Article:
The Rise of Rihanna: How She Became the Richest Musician in the World

A self-made billionaire at age 33; Robyn Rihanna Fenty, better known simply as Rihanna, is a Barbadian singer, actress, and entrepreneur. She has become one of the most successful and influential celebrities in the world. Born in Saint Michael, Barbados in 1988, Rihanna rose to fame in 2005 with the release of her debut album "Music of the Sun," which established her as a talented singer and performer. Rihanna's musical talents have helped her become one of the most successful female musicians of all time. However, it was her creation of the Fenty brand that truly showcased her creativity and innovation; likening her to a modern-day Madame C.J. Walker. The Fenty brand was created in 2017 and it was quickly recognized as one of the most innovative and inclusive beauty brands on the market. The brand solved a major problem for women of color by offering a wide range of foundation shades that cater to a diverse range of skin tones. This was a stark contrast to other beauty b

The Man Who Changed How We See Space Forever: George Edward Alcorn Jr.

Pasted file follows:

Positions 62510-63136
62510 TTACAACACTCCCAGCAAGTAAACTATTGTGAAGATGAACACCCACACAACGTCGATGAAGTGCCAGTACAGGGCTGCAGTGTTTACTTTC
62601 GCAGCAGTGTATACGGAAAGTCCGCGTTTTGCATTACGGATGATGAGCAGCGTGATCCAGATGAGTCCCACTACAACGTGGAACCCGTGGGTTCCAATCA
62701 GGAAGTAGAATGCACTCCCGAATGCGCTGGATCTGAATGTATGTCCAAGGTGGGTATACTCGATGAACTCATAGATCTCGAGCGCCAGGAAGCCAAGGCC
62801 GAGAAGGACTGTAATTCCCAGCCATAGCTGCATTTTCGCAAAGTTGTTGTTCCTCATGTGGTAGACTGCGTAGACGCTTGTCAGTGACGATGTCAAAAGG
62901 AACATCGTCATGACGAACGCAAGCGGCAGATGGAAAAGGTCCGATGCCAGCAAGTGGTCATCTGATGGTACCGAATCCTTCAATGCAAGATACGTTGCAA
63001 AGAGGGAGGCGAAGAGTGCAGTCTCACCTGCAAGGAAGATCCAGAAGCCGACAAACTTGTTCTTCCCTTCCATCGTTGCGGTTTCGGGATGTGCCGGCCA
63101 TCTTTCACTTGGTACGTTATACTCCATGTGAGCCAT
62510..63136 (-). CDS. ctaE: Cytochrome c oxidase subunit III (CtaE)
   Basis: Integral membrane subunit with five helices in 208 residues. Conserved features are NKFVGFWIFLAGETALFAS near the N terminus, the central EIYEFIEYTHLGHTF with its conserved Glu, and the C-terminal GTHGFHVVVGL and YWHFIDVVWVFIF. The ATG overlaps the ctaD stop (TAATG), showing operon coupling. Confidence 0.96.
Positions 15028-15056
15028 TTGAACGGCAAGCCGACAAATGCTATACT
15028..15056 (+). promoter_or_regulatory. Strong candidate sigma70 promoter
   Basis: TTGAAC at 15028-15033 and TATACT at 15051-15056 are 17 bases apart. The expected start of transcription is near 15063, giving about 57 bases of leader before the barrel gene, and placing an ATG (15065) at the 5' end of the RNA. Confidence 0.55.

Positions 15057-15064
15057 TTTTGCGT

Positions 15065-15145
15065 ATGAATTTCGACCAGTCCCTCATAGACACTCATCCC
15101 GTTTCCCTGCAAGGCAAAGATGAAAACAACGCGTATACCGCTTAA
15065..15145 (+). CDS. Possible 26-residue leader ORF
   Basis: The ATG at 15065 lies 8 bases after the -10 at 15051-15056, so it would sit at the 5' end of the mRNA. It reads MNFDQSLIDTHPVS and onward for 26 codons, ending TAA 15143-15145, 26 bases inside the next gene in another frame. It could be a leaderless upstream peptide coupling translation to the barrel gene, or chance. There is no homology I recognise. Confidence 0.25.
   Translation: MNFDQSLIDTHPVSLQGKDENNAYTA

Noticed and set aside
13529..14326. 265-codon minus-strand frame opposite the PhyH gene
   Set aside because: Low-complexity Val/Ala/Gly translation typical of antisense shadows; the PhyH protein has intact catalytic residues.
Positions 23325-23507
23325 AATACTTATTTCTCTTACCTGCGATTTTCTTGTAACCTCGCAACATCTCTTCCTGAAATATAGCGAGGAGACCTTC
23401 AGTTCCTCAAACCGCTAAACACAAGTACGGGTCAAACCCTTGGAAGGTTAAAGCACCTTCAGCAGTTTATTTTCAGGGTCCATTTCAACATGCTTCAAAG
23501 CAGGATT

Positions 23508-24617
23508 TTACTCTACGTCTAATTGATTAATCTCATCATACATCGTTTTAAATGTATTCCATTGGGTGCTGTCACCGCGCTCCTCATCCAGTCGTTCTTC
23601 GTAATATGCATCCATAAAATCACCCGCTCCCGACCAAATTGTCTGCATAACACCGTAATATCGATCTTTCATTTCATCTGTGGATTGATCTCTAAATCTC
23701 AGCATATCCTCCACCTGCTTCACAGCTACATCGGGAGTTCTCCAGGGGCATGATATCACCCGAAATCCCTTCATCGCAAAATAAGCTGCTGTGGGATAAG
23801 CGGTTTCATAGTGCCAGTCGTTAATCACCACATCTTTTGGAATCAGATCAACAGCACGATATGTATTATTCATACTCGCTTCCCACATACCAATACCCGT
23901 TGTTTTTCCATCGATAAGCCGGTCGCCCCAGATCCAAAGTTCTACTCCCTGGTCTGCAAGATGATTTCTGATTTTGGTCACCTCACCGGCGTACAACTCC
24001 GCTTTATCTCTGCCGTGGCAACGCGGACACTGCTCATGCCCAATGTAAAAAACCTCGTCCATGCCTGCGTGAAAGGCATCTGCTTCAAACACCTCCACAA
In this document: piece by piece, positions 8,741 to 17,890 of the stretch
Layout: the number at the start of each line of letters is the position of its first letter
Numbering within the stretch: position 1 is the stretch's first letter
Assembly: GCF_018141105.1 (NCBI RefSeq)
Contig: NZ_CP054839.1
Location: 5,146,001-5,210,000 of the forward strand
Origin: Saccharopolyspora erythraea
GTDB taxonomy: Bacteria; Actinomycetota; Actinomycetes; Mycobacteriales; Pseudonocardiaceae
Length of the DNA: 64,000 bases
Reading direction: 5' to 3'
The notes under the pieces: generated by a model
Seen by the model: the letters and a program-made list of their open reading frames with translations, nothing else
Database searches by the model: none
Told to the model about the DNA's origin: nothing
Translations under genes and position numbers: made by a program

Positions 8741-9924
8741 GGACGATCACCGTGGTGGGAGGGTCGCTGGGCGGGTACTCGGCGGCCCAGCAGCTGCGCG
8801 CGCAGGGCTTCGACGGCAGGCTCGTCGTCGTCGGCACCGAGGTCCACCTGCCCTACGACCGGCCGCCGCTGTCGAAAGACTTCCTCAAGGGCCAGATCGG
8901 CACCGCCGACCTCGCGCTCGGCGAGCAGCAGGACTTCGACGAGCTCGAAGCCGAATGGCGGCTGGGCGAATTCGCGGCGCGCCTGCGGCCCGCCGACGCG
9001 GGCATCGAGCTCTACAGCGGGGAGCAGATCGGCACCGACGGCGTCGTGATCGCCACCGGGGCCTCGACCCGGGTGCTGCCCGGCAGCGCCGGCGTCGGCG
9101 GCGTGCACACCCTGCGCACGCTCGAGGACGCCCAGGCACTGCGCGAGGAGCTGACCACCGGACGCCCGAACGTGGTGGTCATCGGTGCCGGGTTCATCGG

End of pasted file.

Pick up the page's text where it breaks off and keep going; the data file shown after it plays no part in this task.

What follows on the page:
George Edward Alcorn Jr. is a renowned physicist who has made significant contributions to the fields of aerospace and semiconductor manufacturing. Born on March 22, 1940, Alcorn developed a passion for science and technology at an early age, which would later shape his career as a physicist. He is credited with 20 inventions, eight of which he received patents for, and his research has had a lasting impact on both the field of astrophysics and technology. Alcorn began his career as a physicist at the Goddard Space Flight Center at NASA, where he worked on various projects related to space exploration and technology. He is best known for his invention of an X-ray spectrometer, which he patented in 1984. The spectrometer revolutionized the field of astrophysics by allowing scientists to analyze distant galaxies and other deep-space phenomena. With the help of this invention, scientists have been able to learn about the composition and structure of stars, galaxies, black holes and other